11. Maybe the lawyer’s conference call should have been made conferenced in to the local news outlets in said politician’s home district. I’m sure the breaking news telecasts would allow him to gauge opinions at home.

    Posted by Robert Priestley | June 16, 2012, 10:44 pm
  12. Reblogged this on TheBrabbleRabble.

    Posted by amaya73 | June 18, 2012, 4:26 am
  13. Another example of the difference between medical ethics and political grandstanding. Horrifying is all I can say.

    Posted by Valentine Logar | June 18, 2012, 6:17 am
  14. sad article. even sadder that the doctors can’t see the incredible parallel between the politician’s alleged concern and their disbelief that “no one tied her goddamn tubes.” horrifying all around.

    Posted by brittaful | June 18, 2012, 9:53 am
  15. Please let us know the names of the state, politicians, and whatever happens. The patient’s name must be private, but the rest needs to be broadcast far and wide. I would think there would be some protest on behalf of this unknown woman. Maybe there should be an honor guard for a “tomb of an unknown woman.”

    Posted by Elizabeth | June 18, 2012, 10:21 am
  16. Dr. Gunter, just for clarification, would you or the doctor quoted here advocate tying a woman’s tubes without her informed consent? When I shared this on Facebook, some of my friends got that impression.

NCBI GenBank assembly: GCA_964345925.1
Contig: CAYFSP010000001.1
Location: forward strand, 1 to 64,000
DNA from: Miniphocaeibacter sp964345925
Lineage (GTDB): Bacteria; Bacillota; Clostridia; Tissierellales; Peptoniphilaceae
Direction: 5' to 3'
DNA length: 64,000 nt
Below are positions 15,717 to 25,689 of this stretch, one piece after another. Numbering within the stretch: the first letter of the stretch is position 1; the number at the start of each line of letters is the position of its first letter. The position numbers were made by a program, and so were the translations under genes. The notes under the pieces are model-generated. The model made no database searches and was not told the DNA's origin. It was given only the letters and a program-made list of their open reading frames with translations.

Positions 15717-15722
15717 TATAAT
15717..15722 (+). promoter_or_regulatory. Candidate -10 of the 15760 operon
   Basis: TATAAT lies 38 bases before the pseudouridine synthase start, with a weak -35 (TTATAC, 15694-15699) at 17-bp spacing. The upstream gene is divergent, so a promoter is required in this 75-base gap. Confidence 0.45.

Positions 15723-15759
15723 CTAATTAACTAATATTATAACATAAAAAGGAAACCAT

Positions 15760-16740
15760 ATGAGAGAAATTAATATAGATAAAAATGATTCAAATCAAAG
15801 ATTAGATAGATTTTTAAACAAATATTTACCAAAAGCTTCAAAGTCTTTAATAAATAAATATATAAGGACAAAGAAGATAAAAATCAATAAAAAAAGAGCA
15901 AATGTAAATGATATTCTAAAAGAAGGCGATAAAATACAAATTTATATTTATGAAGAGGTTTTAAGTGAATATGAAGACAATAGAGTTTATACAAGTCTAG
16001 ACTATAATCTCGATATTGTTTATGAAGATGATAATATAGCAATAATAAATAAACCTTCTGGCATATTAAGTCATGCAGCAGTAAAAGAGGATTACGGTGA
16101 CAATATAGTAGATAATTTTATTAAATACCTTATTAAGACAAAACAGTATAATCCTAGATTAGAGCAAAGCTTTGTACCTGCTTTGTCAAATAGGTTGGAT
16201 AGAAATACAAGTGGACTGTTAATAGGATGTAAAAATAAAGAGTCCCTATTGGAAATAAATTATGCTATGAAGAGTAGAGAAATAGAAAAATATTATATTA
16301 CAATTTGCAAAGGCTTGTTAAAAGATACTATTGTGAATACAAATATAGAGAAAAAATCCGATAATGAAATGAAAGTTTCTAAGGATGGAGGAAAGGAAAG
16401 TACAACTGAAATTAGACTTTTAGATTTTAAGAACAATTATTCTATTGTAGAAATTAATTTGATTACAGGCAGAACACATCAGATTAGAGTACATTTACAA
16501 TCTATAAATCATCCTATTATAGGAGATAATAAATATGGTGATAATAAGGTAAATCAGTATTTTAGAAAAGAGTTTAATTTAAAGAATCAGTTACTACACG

Posted by DeeDee | June 18, 2012, 12:34 pm
  17. Please tell us what state this was in, what the law actually says, and which legislators sponsored it. At 8 weeks, I am curious to know which state requires a life and death determination to perform an abortion.

    Posted by Sharon | June 18, 2012, 9:35 pm
  18. Yes, if you could specify which state this was in and what law you are writing about then I’d greatly appreciate it.

    Posted by Andrew | August 18, 2012, 8:39 pm
  19. Any followup on this attempted murder by the politicians?

    Posted by Loren | November 14, 2012, 5:32 pm

Trackbacks/Pingbacks

  1. Pingback: When a politician decides if the life of the mother is at risk « … but I digress - June 16, 2012

  2. Pingback: When a politician decides if the life of the mother is at risk « Dr. Jen Gunter | Freedom for All - June 17, 2012

  3. Pingback: The Roundup for June 17, 2012 | OccuWorld - June 17, 2012

  4. Pingback: The worst thing about a politician deciding life or death for women « Dr. Jen Gunter - June 19, 2012

  5. Pingback: Who are you going to believe… « The adopted ones blog - October 19, 2012

  6. Pingback: Ask the Wrong Question, You’ll Get a Wrong Answer: The Tragic Case of Savita Halappanavar « - November 27, 2012